Once you've completed one run of the dungeon, you'll discover the story doesn't end with one completion; you're asked to run it again and again. This might sound tedious, but the game does a wonderful job of keeping it interesting. In addition to all the usual reasons to die and try again, it also adds the Pact of Punishment, which is similar to ascensions in other roguelike games: You're able to take on the game with more challenges. What makes the Pact cool is that you get to customize your challenge. Each choice gives you heat, and once you reach a certain amount of heat, you'll earn new rewards for clearing stages, which also makes it the optimal way to farm items like Titan's Blood or diamonds. There's even some content that you can only see by completing pacts.

Strictly speaking, you don't need to complete pacts, but you should because they provide additional challenge and reasons to take on the game in new ways. Once you've completed a pactless run, you'll find that pacts keep the game fresh, make it easier to form friendships with other characters, and minimize the farming and grinding that you need to do. They provide new and constant challenges, and that is a big part of what makes Hades fun.


Fun is one area where Hades absolutely excels. There are so many things to do in the game that you always have a goal of some sort. Maybe it's getting enough darkness gems for an upgrade, enough ambrosia to max out a friend's heart meter, a new pact, a new weapon to unlock, or perhaps you really want to buy Cerberus a new bed. It's possible to burn out on Hades if you keep going nonstop; there are so many minor goals that it will be hours before you run out of things to do.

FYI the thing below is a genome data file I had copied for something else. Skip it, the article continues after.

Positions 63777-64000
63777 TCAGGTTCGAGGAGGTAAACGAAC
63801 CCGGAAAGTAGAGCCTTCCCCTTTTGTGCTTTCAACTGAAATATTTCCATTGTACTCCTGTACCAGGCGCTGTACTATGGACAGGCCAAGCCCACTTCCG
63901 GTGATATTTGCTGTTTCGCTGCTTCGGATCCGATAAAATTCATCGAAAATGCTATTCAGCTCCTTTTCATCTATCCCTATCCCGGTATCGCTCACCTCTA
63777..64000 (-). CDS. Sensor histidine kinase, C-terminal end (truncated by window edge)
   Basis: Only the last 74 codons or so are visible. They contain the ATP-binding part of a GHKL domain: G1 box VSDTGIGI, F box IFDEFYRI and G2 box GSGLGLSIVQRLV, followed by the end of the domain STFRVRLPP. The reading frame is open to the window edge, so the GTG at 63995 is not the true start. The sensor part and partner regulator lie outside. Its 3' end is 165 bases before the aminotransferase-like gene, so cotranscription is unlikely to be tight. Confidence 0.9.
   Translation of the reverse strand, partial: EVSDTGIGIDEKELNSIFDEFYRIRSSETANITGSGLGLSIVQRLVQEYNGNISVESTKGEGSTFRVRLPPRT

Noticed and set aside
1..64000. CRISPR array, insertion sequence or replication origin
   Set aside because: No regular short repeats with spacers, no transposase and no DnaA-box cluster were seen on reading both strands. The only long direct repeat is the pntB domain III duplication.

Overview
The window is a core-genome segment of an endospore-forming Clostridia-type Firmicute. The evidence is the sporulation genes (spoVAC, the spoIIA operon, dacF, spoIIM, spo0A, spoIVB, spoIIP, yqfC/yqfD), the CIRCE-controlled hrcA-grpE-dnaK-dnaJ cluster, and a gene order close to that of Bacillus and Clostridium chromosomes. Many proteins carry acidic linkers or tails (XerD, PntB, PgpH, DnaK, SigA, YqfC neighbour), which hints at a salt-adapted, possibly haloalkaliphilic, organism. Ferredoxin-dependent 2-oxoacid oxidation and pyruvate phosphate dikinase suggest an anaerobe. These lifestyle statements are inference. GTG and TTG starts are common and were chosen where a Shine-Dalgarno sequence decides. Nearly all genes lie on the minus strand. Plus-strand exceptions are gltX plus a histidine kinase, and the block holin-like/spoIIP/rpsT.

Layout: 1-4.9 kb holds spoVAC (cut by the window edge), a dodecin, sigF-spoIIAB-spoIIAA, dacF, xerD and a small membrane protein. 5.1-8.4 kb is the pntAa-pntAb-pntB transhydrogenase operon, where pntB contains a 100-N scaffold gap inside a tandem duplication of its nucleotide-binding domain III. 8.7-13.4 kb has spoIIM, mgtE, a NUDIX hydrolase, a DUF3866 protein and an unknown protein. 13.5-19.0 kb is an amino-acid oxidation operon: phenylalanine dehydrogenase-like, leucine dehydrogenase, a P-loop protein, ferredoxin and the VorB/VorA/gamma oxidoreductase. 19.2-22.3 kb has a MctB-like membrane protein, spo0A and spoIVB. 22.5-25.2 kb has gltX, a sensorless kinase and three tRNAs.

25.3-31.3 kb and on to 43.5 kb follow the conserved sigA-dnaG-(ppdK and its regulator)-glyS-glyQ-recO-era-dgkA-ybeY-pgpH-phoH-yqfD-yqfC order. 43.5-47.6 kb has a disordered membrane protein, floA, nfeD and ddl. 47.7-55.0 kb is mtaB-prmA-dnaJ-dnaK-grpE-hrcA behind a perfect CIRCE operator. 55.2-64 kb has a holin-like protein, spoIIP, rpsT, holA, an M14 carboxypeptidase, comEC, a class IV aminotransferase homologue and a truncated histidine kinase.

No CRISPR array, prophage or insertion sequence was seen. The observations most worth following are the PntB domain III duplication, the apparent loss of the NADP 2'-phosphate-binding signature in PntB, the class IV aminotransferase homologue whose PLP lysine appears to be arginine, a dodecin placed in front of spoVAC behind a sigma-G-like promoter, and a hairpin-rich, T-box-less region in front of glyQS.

It helps that Hades is absolutely gorgeous. The environments and animations are top-notch, and the artwork is beautiful. I wish there were a few more character portraits for some characters, but that is the closest to a criticism that I can come to. As in all of Supergiant's titles, the audio is where Hades knocks it out of the park. The soundtrack is phenomenal with a bucketload of amazingly enjoyable songs. The voice acting sets the mood with excellent voice work that gives each character a style and personality of their own. Even if it weren't incredibly fun to play, Hades would still be a joy to experience. The only real complaint I can offer is that in handheld mode, you get some noticeable slowdown when there are a lot of enemies on-screen. This isn't anything game-breaking, but it's worth pointing out if you're deciding between the handheld or PC version.

Hades is Supergiant's best game yet, and that is high praise. While it lacks some of the emotional punch of Bastion, that is basically the only area where it lags behind. The characters are likeable, the gameplay is phenomenally fun, the soundtrack is amazing, and the entire game is a joy. Even if you're not a fan of roguelikes, it's worth giving Hades a shot because it is the embodiment of a roguelike done right. It's easily one of the best games on the Nintendo Switch, and it's a solid port. Hades is a must-play and easily one of the best games of the year.

Score: 9.7/10